Correction: An earlier version of this story erred in describing Steve Gesell's travel from San Luis Obispo to Los Angeles. Gesell flew from San Luis Obispo to Los Angeles International Airport and initially paid for the flight with a city credit card when staff booked his ticket. He said Friday he is reimbursing the city $400.
In the past year, two of San Luis Obispo County’s top lawmen have taken privately funded, all-expenses-paid trips to Israel for weeklong seminars on counterterrorism.
San Luis Obispo police Chief Steve Gesell returned from his trip Monday. County Sheriff Ian Parkinson attended the seminar last year in October.
The forums — which are sponsored and paid for by the Anti-Defamation League — consist of classroom seminars and guided tours hosted by high-ranking officials with the Israel Defense Forces.
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“I’ve been to many counterterrorism seminars — many — and this one, there’s none like it,” Gesell said. “It’s like a rolling classroom in a country which has been impacted by terrorism like no other in the world.”
Gesell was offered the chance to participate in the trip by the ADL because of his role on the board of directors of the California Police Chiefs Association. He said there were 12 other law enforcement executives in his group, including police chiefs from Southern California, Arizona and Nevada.
Given the recent renewed turmoil between Israel and the Palestinian organization Hamas in Gaza — dubbed the “50-Day War” by national media — Gesell said he didn’t even know whether the trip was going to happen.
Once there, the group participated in seven days of classroom seminars on counterterrorism and intelligence-sharing strategies, a briefing on the Homefront Command and the Iron Dome missile defense system, and tours of the Ben Gurion Airport, Bethlehem, the Holocaust Memorial, several police stations, and border checkpoints and bunkers used to combat Lebanese drug runners in the Golan Heights.
The trip also included a meeting with officials of the Palestinian National Authority, including a regional Palestinian police chief.
“I asked him, ‘What’s your biggest challenge as chief?’ ” Gesell said. “And interestingly, it’s the same for him as it is for us: Resources and staffing levels. Of course, the Palestinians aren’t a recognized country and don’t have the resources the Israelis do.”
During a visit to Jerusalem, which is divided into Jewish, Catholic, Muslim and Armenian quarters and policed by Israelis, Gesell said he witnessed a model for how law enforcement can use positive relations to keep the peace.
“It’s community policing to the extreme,” Gesell said. “The police have to understand each group, and these groups hate each other. It’s very much about trying to resolve conflicts peacefully.”
A day after Gesell left the country, the Israeli military shot down a Syrian fighter jet over the same area in the Golan Heights that his group visited.
Parkinson said what he mainly took away from his experience was how “incredibly tolerant and respectful they are of other nationalities and religions in light of the fact that they live with the risk of attack at any given time.”
As an example, Parkinson said his group visited a checkpoint where Israeli soldiers respected Muslim drivers by not bringing bomb-sniffing dogs alongside the vehicles, which would be religiously offensive, instead using a device that allowed the dogs to inspect the cars from a distance.
“That was not something I expected,” Parkinson said. “If they can be tolerant like that and still provide this level of security, certainly we can here in the U.S.”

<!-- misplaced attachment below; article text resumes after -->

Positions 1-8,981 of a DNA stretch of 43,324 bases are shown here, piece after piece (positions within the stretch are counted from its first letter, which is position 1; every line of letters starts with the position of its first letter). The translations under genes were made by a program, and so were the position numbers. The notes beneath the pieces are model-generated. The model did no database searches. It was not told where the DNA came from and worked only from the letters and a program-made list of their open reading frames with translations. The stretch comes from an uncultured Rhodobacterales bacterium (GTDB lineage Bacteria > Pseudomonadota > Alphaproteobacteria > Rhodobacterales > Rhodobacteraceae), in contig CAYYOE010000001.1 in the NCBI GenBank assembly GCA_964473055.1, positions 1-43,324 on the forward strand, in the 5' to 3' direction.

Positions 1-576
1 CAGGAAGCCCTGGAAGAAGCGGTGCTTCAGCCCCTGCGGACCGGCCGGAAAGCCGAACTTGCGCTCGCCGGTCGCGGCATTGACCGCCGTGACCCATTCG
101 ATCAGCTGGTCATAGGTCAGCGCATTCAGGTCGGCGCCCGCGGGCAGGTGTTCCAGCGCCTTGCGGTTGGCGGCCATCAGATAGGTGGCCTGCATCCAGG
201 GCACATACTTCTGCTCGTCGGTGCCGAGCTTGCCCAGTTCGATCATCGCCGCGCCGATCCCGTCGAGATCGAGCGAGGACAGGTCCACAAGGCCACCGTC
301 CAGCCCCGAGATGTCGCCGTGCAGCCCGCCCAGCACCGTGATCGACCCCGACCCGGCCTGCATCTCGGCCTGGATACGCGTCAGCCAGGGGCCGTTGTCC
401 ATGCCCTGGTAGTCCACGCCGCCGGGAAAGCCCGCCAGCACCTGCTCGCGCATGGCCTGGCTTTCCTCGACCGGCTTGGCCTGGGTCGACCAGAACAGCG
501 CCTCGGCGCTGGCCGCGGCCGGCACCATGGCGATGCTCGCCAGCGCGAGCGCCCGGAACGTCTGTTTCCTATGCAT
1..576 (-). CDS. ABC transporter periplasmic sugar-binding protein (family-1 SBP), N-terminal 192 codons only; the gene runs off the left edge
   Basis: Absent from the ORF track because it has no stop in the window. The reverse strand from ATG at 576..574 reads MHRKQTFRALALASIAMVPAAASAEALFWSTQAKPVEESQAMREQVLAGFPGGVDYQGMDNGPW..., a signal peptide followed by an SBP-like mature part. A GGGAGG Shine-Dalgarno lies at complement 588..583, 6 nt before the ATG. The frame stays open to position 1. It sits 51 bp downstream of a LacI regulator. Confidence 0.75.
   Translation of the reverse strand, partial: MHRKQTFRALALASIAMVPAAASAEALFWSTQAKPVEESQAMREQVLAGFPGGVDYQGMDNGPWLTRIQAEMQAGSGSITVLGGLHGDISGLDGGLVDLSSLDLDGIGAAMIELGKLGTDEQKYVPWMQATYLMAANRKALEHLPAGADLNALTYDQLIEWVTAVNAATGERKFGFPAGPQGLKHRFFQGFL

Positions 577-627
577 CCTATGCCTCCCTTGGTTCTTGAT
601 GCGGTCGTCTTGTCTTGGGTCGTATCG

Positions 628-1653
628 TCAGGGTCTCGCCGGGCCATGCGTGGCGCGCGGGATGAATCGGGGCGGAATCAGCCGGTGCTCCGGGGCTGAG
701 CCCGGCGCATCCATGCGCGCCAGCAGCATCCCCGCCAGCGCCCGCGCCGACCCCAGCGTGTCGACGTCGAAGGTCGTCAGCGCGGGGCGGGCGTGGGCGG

Parkinson added that he was impressed by the Israelis’ communications systems, namely how they deal with media in order to get messages and alerts out quickly. He said the idea for an upcoming project to modify a room at the Sheriff’s Office administration building to allow interviews with the media to be conducted remotely was born out of the seminar.
Neither Parkinson nor Gesell said they knew how much the trips cost the ADL, but they stressed that not a dime of taxpayer money went into their trips. While Gesell's flight to and from Israel, hotel and meals were paid for by the ADL, he is reimbursing the city the roughly $400 it cost to fly from San Luis Obispo to Los Angeles International Airport, he said.
The director for the Western region of the ADL, Tammy Gillies, who Gesell said organized the recent trip, did not respond to requests for more information, including how much the trips cost and their purpose.
Value of training
Given the recent national dialogue over perceived militarization of local police agencies since the demonstrations in Ferguson, Mo., Gesell said the tactical perspective he gained is invaluable for him, as the San Luis Obispo Police Department is the lead agency in the county’s Regional SWAT Team.
“It was a once-in-a-lifetime opportunity to learn from the best,” Gesell said.
Asked about how the trip may be perceived politically in San Luis Obispo, Gesell said it in no way represents any city endorsement of the Israeli military.
“It’s critical to point out that the ADL in no way asked any of us to share any political perspective.
“They didn’t try to slant things one way or another,” Gesell said. “It’s ADL’s attempt to broaden your perspective without telling you what to think.”
He added that the local potential for riots, the need for better communication among public safety agencies and even the risk of a terrorist attack on Diablo Canyon nuclear power plant were all areas that could benefit from guidance shared by the Israeli government.
Gesell is preparing a presentation on what he learned during the trip, which he plans to offer to law enforcement and other interested parties.
“The threats of terrorism should not only be on the minds of law enforcement, but all Americans,” Gesell said.